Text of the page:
10324158_view 04_04.jpgAfter that sale, I interviewed McDonald for a chapter in my book, Rare Books Uncovered. “I was very disappointed,” he told me. He also said he intended to keep the remaining documents that he had discovered, but it appears he has changed his mind because a lot containing five Greener documents and one book is slated for auction later this week at Leslie Hindman. They include: a certificate honoring Greener as a member of the Society of the Sons of New York; a Russian document (Greener had been a US Commerical Agent with the Foreign Service); a certificate of membership in the American Missionary Association; a document acknowledging his donation to the Grant National Monument Association; an honorary membership certificate from the Pioneer Sunday School Association; and a copy of Autographs of Freedom (1853), a gift book that contains Frederick Douglass’ novella, The Heroic Slave. All told, the auctioneer hopes it will bring in $6,000-8,000.


Screen Shot 2016-10-31 at 1.00.20 PM.pngImages via Leslie Hindman Auctioneers.

We round out this week’s review of choice items available at the Boston International Antiquarian Book Fair and the Boston Book Show with a peek at a very special edition of L. Frank Baum’s The Wonderful Wizard of Oz with illustrations by Barry Moser. At the ABAA fair, Boomerang Booksellers of Northampton, Massachusetts, is presenting a first edition, first printing of the Pennyroyal Press edition of the book, which includes sixty-two wood engravings of, among others, political figures from the Reagan administration. Published in 1985, various political personalities from that era pepper the book, most notably with First Lady Nancy Reagan as the Wicked Witch of the West and her husband providing inspiration for the Wizard. Moser’s own daughters modeled for Glinda the Good Witch. (One wonders which political figures would appear if the book were illustrated in the midst of our current election cycle.)


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                                                                                                                                                                  Oz fans may recall the 2006 exhibition celebrating what would have been the 150th birthday of L. Frank Baum at the Eric Carle Museum of Picture Book Art in Amherst, Massachusetts. The installation explored the various representations of one of literature’s most beloved stories and its inhabitants, as well as the multitude of artistic shapes the book has taken since its initial publication in 1900. Moser’s illustrations for this book were a central part of that discussion.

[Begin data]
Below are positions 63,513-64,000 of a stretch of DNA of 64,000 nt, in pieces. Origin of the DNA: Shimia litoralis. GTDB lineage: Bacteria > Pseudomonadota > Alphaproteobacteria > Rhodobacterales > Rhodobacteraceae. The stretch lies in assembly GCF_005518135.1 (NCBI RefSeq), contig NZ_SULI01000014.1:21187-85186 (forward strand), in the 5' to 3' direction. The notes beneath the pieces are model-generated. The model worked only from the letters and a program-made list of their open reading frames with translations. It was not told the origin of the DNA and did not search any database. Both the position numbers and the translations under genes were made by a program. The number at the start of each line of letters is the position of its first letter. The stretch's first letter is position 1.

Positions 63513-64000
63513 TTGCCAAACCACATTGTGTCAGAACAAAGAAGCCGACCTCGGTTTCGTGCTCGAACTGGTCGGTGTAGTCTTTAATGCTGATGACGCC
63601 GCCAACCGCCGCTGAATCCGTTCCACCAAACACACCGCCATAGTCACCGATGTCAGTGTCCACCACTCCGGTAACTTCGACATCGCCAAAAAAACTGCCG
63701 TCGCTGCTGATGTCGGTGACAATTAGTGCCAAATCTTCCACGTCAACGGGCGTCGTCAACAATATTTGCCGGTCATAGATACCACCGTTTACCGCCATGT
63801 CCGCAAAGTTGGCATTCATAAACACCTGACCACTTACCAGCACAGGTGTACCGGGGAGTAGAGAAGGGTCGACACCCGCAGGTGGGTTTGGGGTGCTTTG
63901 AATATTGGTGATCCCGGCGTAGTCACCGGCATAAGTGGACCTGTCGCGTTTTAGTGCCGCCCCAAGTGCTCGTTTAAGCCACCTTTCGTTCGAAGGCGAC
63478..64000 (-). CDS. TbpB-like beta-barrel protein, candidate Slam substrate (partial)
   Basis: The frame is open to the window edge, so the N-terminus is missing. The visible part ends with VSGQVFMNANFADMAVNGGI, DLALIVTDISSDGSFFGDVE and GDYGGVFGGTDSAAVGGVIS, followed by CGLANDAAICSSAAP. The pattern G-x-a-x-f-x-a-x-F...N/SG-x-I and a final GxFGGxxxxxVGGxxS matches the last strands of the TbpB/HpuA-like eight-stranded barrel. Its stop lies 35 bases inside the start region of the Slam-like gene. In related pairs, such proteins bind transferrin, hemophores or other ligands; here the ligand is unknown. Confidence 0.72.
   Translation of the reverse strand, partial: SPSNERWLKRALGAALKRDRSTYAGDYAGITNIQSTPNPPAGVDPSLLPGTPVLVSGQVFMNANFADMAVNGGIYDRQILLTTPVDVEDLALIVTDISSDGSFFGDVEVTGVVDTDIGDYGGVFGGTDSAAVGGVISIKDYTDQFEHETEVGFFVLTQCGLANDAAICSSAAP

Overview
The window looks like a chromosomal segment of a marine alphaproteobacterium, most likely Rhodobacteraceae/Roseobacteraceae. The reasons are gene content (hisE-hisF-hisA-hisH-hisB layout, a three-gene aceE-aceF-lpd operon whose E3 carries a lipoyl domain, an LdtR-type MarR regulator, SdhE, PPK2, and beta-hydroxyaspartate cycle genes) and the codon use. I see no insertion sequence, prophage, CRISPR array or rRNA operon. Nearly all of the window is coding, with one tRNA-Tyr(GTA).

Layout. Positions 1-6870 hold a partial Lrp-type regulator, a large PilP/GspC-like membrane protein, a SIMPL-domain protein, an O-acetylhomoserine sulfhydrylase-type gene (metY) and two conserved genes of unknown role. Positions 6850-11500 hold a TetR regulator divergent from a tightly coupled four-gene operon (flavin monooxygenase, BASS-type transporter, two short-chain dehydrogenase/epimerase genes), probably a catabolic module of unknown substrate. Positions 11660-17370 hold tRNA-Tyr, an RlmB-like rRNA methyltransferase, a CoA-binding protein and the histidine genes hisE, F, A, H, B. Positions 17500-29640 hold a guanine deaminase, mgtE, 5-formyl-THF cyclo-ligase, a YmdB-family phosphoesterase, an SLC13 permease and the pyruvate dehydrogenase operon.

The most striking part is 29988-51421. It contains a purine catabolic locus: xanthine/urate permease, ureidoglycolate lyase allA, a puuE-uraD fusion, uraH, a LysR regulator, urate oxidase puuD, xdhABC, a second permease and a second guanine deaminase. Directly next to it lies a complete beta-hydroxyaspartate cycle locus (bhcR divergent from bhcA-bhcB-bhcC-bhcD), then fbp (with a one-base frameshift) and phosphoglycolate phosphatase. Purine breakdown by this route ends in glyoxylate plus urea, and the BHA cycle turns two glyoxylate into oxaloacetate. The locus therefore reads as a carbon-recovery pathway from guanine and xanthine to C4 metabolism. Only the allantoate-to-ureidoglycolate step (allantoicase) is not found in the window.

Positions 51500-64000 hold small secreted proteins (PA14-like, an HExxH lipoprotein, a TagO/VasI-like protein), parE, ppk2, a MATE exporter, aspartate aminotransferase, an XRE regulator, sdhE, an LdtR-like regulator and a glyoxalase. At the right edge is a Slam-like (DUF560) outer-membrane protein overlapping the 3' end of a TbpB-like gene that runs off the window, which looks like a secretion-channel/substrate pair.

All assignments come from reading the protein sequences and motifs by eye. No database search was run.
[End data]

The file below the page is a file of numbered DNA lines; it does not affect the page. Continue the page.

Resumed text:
A first edition, first printing of the Pennyroyal Press publication of The Wonderful Wizard of Oz, with illustrations by Barry Moser, will be available at Booth 303 for the bewitching price of $57.50.

                                                                                                                                                              Images Courtesy of the Boston International Antiquarian Book Fair.

Our preview week for this weekend’s Boston International Antiquarian Book Fair continues today with several Japanese items from Boston Book Company:


1) Shinpan Ehon Don Kihoute, illustrated and signed artist Keisuke Serizawa. This large color stencil printed “ehon” of Don Quixote was published in 1976 and is today considered a masterpiece of Japanese livre d’artiste book production. Thirty-one full-page illustrations. 1 of only 185 copies. $4500.

2) A turned wooden pagoda shaped container with a printed Dharani Buddhist charm inside.  The charm, part of the Hyakumantô [One Million Pagodas] devotional project, is considered one of the first examples of printing that can be accurately dated. Japanese Empress Shôtoku called for the Hyakumantô to commence in 764 AD, with the entire project completed six years later. $22,500.


3) Kamisaka Sekka’s Momoyogusa, printed in 1909-10, with 60 double-page color-printed woodblocks printed and overprinted using opaque and metallic inks to create a particular surface. The work is considered one of the finest Japanese design books of all time and this copy is an early impression with wood grain showing in many of the prints.  $38,500.

Images Courtesy of the Boston International Antiquarian Book Fair.

If you’ve been following along on the blog this week, we’ve been previewing items on offer in Boston this weekend. Today we focus on the Boston Book, Print & Ephemera Show, which will take place on Saturday from 8:00 a.m.-4:00 p.m. at the Back Bay Events Center (within walking distance of the ABAA fair at Hynes Auditorium). Presenting a diverse cache of antiquarian books and ephemera, a “satellite show” can be a picker’s paradise. Here are three interesting finds proffered this year: